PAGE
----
Offer Letter Templates & Best Practices

Ready to learn even more about offer letters and how sending them directly via Hire can benefit your organization?  Please scroll down to read our best practices and suggestions!

Are you looking for an in-depth how-to guide on Hire's offer letter feature?  Click here!
Looking for the offer letter template? Click here to jump to the bottom of the article.


Crafting the Offer Letter

You’ve worked to find the resumes for your ideal candidates, interviewed them using a hiring team, scored them based on your company culture, and now you need to do your final task: writing an offer letter. When you find the new employee you want to bring into your company, writing a perfect offer letter can be the difference between getting your ideal candidate and going elsewhere.

According to the Society for Human Resource Management (SHRM), the offer letter is the "foundation of a respectful employment relationship and sets the tone for all future communication." A good offer letter is a few things:

  • Clear
  • Consistent
  • Timely (get it there fast!)
  • Legal

When crafting an offer letter, you will likely use a template to start and then go on to personalize and fit the offer letter to the candidate and the role. There are many things to keep in mind when crafting both the template and the final offer letter, so it’s essential to do some research before you send one out.

Offer Letters Building Blocks

The offer letter is one final piece of communication with a prospect before they sign to become an employee. Everything that leads up to this offer matters a little more than the letter itself, but you don’t want to get your offer letter wrong. It could undo all your work throughout the hiring process if you get it wrong.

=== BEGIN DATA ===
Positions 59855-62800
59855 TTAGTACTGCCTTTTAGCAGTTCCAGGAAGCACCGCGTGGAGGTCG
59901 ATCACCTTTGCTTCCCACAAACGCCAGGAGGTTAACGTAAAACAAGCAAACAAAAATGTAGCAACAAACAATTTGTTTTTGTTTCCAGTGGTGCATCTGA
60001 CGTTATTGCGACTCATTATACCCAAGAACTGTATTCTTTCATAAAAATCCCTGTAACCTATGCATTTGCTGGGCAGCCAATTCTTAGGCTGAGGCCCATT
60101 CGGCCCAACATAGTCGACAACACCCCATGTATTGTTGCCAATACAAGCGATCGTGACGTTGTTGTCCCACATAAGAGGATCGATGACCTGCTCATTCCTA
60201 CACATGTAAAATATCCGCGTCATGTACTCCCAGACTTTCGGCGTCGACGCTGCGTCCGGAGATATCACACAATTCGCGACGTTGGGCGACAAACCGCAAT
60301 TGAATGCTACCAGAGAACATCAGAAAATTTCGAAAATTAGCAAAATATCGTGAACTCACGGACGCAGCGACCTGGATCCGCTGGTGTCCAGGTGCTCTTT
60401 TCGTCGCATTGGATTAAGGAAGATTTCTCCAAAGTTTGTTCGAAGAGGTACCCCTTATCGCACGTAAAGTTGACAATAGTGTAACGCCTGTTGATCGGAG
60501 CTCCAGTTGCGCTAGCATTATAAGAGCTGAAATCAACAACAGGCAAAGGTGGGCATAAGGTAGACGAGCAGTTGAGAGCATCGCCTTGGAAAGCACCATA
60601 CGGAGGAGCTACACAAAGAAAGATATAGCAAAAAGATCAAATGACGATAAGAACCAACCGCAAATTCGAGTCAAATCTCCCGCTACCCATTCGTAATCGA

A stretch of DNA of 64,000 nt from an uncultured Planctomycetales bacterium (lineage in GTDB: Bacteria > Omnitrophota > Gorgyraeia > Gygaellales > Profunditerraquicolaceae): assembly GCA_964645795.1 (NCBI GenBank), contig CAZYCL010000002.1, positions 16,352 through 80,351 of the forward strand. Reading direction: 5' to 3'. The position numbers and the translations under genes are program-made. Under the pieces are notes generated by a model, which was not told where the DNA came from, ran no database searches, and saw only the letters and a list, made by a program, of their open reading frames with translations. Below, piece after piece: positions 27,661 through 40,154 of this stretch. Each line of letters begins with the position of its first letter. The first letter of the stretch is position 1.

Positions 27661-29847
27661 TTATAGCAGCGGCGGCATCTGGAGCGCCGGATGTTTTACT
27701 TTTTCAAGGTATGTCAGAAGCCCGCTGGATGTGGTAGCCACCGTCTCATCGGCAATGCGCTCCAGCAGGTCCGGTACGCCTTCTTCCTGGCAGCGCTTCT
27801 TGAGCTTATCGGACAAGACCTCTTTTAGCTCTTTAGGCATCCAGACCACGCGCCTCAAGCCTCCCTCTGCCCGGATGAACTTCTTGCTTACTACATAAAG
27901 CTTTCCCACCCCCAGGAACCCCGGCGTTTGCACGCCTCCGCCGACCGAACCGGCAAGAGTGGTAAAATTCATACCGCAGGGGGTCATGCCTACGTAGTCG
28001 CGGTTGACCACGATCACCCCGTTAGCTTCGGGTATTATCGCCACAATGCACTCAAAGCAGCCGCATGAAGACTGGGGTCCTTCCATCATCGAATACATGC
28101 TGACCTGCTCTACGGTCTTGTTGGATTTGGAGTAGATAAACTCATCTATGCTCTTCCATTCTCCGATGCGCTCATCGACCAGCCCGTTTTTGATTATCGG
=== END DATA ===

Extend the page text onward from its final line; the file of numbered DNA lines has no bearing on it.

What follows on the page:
If something doesn’t look right, potential employees may have second thoughts about leaving their jobs or picking your offer over someone else’s offer. 

A strong foundation for your offer letter is the best place to start. All offer letters should have some of the same components, including:

  • Branding that gives the offer letter weight and value.
  • A standard letter format, including the date, company name, contact information, and more.
  • An opening statement where you concisely mention the offer, position title, and company name. 
  • A brief description of the job where you include the expected hour, work location, start date, and a copy of the shortened job description from the job posting.
  • All salary and benefits information they need to decide, mainly if the salary was never discussed and you had a range on the job description.
  • At-will statement to announce that the company may terminate employment for any lawful reason – this is standard practice and will not scare away potential employees.
  • A final closing section where you give contact information for anyone who can answer questions, including the HR department and that employee’s direct supervisor.

Hire's offer letter templates helps you to streamline this process, making it even easier and faster to send the offer letter out to your candidates.  Here's an example of what an offer letter template in Hire could look like - remember, everything in curly brackets is a fillable field that can be customized before sending it out to the new hire!

Create An Emotional Connection

The time is long gone for boring, by-the-book offer letters. While we suggest you start with a template so that you remember the pertinent details, you should still go off-book if you can! Get your candidate excited about working with your company and for their new role. There is always a slight doubt for many new employees, and bringing in some energy is always helpful to erase some of that doubt.   Add this information to the email accompanying the offer letter to set your company apart truly!